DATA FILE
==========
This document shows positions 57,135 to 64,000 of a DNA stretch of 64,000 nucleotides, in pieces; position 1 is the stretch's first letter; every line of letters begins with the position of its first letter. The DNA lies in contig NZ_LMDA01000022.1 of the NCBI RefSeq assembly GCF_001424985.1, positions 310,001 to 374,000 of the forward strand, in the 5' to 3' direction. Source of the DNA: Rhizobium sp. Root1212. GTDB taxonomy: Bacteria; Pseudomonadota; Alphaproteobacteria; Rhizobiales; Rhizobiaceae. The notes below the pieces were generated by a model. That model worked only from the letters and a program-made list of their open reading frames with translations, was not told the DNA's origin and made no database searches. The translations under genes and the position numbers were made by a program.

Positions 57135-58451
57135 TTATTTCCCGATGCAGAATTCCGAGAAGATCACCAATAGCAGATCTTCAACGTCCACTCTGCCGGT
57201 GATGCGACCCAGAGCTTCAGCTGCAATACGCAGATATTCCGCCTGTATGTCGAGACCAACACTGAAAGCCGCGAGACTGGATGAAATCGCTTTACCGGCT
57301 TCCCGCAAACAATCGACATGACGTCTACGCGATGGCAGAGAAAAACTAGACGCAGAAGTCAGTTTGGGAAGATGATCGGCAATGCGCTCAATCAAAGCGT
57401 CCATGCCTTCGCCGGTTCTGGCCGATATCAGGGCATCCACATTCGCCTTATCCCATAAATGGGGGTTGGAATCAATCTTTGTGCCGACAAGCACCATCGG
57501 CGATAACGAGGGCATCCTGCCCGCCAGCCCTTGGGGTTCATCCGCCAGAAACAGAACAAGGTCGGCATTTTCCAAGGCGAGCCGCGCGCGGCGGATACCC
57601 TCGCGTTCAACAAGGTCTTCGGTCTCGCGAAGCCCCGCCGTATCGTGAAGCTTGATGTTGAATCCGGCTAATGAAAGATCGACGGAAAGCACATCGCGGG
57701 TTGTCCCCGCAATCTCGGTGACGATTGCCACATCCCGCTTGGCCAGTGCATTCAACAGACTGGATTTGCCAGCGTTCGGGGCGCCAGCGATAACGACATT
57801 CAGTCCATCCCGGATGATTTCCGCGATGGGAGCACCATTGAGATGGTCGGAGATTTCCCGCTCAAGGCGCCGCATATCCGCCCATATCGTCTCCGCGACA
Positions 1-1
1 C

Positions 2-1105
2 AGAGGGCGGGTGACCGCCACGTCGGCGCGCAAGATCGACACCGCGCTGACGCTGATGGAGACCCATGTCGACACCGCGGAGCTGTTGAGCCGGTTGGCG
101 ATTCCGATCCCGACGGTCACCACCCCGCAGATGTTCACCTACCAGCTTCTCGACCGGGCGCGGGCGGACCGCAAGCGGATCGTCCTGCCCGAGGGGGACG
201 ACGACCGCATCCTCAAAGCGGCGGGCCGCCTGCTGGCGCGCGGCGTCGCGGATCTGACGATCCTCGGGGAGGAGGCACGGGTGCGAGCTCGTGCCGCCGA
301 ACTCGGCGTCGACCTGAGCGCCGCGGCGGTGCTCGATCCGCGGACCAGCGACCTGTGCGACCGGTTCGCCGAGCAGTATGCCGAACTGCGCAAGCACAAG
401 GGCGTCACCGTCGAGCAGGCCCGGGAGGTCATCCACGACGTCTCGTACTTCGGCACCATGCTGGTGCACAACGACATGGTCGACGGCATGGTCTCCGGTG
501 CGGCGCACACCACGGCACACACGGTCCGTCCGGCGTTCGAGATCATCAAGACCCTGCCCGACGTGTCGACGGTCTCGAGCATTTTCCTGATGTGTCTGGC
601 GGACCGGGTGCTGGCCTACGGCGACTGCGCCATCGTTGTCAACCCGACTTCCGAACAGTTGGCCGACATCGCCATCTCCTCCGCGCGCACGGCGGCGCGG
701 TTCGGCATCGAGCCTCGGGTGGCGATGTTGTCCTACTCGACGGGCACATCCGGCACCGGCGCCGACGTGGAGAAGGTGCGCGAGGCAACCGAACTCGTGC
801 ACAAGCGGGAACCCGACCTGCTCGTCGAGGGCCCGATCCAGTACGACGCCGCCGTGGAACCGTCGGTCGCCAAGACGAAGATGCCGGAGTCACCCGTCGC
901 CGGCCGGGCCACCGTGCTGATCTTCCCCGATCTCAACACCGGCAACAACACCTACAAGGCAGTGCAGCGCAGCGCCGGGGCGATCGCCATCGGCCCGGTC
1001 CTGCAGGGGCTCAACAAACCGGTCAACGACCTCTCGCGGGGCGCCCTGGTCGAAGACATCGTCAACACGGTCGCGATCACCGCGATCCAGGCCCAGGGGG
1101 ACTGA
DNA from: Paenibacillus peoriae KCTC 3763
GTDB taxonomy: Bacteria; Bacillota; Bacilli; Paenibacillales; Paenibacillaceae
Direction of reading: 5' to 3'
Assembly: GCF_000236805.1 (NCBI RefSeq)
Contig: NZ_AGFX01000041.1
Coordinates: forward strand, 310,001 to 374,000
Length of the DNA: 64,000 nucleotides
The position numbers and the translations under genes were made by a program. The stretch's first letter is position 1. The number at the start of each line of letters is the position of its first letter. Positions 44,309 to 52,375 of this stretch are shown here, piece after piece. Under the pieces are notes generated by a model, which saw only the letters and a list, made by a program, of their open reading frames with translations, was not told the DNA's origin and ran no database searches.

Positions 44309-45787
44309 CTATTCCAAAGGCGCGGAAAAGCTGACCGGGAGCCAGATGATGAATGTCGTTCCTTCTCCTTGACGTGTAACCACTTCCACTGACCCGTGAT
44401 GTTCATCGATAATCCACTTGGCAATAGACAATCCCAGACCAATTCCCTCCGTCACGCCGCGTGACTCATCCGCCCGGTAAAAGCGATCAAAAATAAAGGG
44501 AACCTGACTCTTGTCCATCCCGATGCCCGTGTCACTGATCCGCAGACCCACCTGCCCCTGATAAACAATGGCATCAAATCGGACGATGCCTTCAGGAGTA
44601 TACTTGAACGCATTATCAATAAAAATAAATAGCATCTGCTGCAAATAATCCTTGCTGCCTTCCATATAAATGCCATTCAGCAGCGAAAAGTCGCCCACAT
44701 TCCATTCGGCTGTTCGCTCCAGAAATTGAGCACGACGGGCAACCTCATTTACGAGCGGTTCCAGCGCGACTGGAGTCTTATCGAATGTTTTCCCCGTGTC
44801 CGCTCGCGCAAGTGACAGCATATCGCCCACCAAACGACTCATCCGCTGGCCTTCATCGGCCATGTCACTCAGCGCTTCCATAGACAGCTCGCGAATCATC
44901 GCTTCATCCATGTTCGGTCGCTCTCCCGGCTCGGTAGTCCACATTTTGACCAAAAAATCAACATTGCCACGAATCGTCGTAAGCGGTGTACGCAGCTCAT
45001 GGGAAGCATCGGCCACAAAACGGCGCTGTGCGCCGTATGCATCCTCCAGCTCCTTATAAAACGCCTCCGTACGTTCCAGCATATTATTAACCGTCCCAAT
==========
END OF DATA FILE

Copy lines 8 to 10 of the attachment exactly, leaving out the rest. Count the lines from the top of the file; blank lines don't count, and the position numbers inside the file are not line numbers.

57601 TCGCGTTCAACAAGGTCTTCGGTCTCGCGAAGCCCCGCCGTATCGTGAAGCTTGATGTTGAATCCGGCTAATGAAAGATCGACGGAAAGCACATCGCGGG
57701 TTGTCCCCGCAATCTCGGTGACGATTGCCACATCCCGCTTGGCCAGTGCATTCAACAGACTGGATTTGCCAGCGTTCGGGGCGCCAGCGATAACGACATT
57801 CAGTCCATCCCGGATGATTTCCGCGATGGGAGCACCATTGAGATGGTCGGAGATTTCCCGCTCAAGGCGCCGCATATCCGCCCATATCGTCTCCGCGACA